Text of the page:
The Eye of the Acoustic Storm

Dan Fogelberg

Each week, a different artist is spotlighted in “The Eye of The Acoustic Storm.” Hourly segments of “The Eye” feature the artist’s music along with bio information and sound bites.

Dan Fogelberg died December 16, 2007 at his home in Maine after a prolonged battle with prostate cancer. He was 56.

Fogelberg was one of the most popular artists to emerge from the confessional singer-songwriter movement of the 1970s. Along with James Taylor, Joni Mitchell, Jackson Browne and Carole King, Fogelberg gave voice to a more subdued, introspective, and often acoustic sound.

He started his career in rock bands around his hometown of Peoria, Illinois, and began performing solo while attending the University of Illinois.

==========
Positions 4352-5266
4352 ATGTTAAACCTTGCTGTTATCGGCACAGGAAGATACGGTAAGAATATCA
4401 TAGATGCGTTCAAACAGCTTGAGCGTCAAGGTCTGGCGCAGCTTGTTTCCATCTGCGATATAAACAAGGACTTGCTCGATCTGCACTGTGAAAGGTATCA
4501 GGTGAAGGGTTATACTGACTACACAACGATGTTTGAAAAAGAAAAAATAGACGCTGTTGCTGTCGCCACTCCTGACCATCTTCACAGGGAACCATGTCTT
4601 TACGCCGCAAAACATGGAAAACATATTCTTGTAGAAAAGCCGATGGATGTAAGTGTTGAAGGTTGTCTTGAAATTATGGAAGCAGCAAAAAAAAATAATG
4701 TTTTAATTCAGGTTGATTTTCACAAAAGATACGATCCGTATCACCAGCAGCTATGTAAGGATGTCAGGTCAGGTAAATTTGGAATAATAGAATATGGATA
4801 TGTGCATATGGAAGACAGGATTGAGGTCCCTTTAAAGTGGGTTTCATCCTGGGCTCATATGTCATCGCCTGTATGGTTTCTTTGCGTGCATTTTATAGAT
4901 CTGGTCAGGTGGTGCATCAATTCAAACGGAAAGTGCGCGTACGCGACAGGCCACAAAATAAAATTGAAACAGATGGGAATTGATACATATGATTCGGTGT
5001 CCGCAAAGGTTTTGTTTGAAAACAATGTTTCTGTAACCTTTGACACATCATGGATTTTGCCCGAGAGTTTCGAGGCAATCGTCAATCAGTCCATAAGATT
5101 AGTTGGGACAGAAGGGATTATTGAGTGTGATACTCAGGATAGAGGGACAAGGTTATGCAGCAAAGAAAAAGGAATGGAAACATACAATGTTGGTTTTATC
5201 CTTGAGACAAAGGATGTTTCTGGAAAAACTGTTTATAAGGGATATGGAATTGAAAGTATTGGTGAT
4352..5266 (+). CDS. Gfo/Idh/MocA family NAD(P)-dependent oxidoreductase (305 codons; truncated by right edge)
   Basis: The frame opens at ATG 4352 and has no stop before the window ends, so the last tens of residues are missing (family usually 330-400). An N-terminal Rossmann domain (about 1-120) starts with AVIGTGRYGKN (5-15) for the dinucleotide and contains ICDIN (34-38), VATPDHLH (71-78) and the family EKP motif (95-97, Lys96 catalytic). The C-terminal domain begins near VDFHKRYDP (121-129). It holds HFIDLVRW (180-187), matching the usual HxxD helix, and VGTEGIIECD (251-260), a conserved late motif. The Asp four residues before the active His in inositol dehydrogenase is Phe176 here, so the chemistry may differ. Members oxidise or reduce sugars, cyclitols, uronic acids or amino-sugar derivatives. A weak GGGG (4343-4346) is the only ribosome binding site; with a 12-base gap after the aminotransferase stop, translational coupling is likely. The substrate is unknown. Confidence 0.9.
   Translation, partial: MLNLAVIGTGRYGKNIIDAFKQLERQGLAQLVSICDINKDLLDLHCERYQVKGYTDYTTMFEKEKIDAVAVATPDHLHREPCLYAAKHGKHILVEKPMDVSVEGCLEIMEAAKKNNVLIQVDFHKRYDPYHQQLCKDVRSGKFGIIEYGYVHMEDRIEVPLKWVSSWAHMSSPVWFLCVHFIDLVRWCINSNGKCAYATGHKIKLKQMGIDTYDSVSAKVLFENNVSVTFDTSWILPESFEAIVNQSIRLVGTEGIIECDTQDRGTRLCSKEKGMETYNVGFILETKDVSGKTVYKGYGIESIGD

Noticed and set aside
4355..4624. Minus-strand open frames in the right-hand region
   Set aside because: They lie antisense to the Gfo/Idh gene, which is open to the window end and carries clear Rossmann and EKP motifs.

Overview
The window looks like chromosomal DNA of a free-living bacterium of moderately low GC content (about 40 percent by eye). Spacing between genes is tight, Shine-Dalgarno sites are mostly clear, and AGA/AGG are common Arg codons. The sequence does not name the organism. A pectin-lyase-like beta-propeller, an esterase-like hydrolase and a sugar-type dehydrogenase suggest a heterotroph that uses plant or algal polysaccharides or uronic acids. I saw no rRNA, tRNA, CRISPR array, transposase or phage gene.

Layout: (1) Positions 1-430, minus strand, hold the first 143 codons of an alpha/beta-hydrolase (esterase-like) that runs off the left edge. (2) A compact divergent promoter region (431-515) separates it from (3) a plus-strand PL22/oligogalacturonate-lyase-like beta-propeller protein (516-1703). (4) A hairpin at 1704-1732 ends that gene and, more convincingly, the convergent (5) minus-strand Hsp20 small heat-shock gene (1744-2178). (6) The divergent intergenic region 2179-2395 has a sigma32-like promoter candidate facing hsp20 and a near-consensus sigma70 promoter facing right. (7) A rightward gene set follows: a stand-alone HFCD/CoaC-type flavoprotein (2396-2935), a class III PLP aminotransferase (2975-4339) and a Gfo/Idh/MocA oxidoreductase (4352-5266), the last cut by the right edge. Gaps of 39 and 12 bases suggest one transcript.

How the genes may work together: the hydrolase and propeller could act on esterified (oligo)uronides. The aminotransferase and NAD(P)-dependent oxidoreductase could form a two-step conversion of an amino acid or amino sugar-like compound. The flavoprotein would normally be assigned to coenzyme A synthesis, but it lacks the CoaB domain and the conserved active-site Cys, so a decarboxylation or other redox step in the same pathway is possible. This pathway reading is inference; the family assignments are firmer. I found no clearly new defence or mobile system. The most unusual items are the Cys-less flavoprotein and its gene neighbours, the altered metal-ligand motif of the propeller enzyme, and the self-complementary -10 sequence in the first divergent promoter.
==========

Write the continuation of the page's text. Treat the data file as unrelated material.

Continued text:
Fogelberg broke through in 1974 with his second release, “Souvenirs.” Produced by Joe Walsh, the album reached the top 20, powered in part by the hit single “Part of the Plan.”

Over the next two decades, Fogelberg had nine top-30 albums (including three that hit the top 10).

Among his best-known songs are “Longer,” “The Power of Gold” (with flute player Tim Weisberg), Leader of the Band” (a tribute to his band-leader father, Lawrence), and the seasonal standard “Same Old Lang Syne.”

By the mid ’80s, Fogelberg had branched out musically, recording the bluegrass album, “High Country Snows.” His lyrical scope also expanded to embrace political, spiritual and environmental issues. Fogelberg’s last album, “Full Circle,” was released in 2003

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